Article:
Friday, 17 December 2010

Operating the Poor Law, 1847-1914

When the Act that had extended the life of the Poor Law Commission ran out in 1847 it was not renewed and the Poor Law Board Act was passed in its place. It set up a new body, the Poor Law Board, consisting in theory of four senior ministers (the Home Secretary, the Chancellor of the Exchequer, Lord President of the Council and the Lord Privy Seal). In practice, like the Board of Trade, it was a mere fiction and never intended to meet. The real power lay with its President, who was eligible to sit in Parliament, and his two Secretaries, one of whom could become an MP. It was expected that the President would sit in the House of Lords and the Permanent Secretary in the Commons but in practice both ministers were usually MPs. The 1847 Act had two great merits. It remedied the weakness caused by the old board’s independent status: the government was now genuinely responsible and there was a proper channel between the board and parliament. It stilled the long agitation against the new poor law and meant that the new board could undertake a common-sense policy of gradual improvement in peace. It was aided in this by the improved economic situation and by the fact that the laws of settlement were also swept away in 1847.

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Workhouse women, Leeds c1900

The achievements of the board between 1847 and 1870 were limited but a beginning was made in several fields. In 1848, the first schools for pauper children were set up and these were extended by legislation in 1862; in the 1850s outdoor relief was frankly admitted and regulated; by 1860, segregation of different classes of pauper into different quarters of the workhouse was virtually accomplished and the harshness of the old uniform regulations was softened. Even by the 1870s, the workhouse was still barbarous in many places and as a system but important changes had taken place. More and more money was being spent on the poor and unfortunate without protest. Pauperdom, especially for the able-bodied poor, was being increasingly regarded as misfortune rather than a crime or cause for segregation. The stigma of disfranchisement was not removed until 1885.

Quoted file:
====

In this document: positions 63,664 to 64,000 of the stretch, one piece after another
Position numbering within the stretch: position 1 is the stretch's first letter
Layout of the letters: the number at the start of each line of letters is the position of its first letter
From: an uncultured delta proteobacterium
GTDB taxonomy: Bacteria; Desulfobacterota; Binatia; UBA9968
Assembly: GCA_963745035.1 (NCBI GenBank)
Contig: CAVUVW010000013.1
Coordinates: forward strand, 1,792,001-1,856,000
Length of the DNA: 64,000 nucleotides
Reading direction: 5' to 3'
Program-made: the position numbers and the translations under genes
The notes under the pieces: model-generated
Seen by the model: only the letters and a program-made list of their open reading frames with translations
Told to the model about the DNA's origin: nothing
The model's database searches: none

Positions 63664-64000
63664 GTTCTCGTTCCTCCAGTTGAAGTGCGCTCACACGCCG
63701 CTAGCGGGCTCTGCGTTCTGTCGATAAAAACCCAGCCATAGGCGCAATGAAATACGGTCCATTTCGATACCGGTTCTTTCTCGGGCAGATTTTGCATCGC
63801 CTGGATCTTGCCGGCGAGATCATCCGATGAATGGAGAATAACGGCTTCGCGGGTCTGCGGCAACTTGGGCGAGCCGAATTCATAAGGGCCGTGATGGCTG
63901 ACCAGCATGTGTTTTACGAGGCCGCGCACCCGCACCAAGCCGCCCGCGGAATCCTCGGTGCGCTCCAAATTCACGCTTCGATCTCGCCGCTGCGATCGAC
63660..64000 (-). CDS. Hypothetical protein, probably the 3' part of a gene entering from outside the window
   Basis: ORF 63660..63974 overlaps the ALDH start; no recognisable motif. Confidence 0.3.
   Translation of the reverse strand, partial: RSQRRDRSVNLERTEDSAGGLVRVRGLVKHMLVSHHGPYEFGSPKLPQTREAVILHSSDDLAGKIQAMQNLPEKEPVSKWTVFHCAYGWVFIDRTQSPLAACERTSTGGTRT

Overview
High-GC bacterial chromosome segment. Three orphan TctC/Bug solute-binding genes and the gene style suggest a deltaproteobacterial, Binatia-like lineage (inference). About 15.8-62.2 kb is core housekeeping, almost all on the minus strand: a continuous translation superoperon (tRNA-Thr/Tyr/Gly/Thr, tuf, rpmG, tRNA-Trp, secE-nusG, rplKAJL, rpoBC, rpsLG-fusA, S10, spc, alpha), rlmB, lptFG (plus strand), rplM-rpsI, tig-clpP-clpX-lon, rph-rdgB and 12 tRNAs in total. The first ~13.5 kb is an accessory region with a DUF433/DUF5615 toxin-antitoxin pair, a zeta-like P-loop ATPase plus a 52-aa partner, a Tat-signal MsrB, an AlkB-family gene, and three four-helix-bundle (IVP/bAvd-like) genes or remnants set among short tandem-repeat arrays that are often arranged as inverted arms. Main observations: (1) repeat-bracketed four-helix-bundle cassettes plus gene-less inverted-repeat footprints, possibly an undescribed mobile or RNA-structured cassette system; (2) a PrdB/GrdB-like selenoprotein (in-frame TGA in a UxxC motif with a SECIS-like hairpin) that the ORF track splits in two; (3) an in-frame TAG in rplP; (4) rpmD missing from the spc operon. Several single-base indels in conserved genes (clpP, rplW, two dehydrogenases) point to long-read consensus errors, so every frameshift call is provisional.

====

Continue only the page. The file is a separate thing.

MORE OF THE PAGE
By the 1860s, the Poor law service had moved away from controversy and into a phase of consolidation. The administration became less centralised, less doctrinaire and to some extent less harsh. Inspectors turned to advising on workhouse management rather than applying blind deterrent policies. The cost per capita for 1864-1868, for example, was the same as it had been twenty years earlier and was one third cheaper than forty years earlier. Boards of Guardians had more freedom to respond to local conditions and outdoor relief was given more frequently. The Lancashire cotton famine of the early 1860s brought matters to a head.[1] The action that sparked depression overseas was the blockade of the southern American ports by Federal Navy.  This cut off the supply of raw cotton to Europe, including Lancashire and Scotland.  At the start of this depression, Lancashire mills had four month supply of cotton stockpiled.  The impact did not hit immediately and they had enough time to stockpile another month.[2]  Without raw further materials, production had stopped by October 1861 and mill closures, mass unemployment and poverty struck northern Britain leading to soup kitchens being opened in early 1862. Relief was provided by the British government in the form of tokens that were handed to traders so that goods could be exchanged to that amount. [3] Emigration to America was offered as an alternative; agents came to recruit for the American cotton industry and also for the Federal army.  Workers also made the shorter move to Yorkshire for work in the woollen mills there. Blackburn alone lost approximately 4,000 workers and their families. On 31 December 1862, cotton workers met in Manchester and decided to support those against slavery, despite their own impoverishment. 

The workers felt bitter at the nominal relief provided by the government and also resented that other relief came from affluent donors from outside Lancashire, not from their own wealthy cotton masters.  It was also felt that no distinction was made between those who were previously hard working and forced into unemployment and those who were ‘stondin paupers’ or drunkards.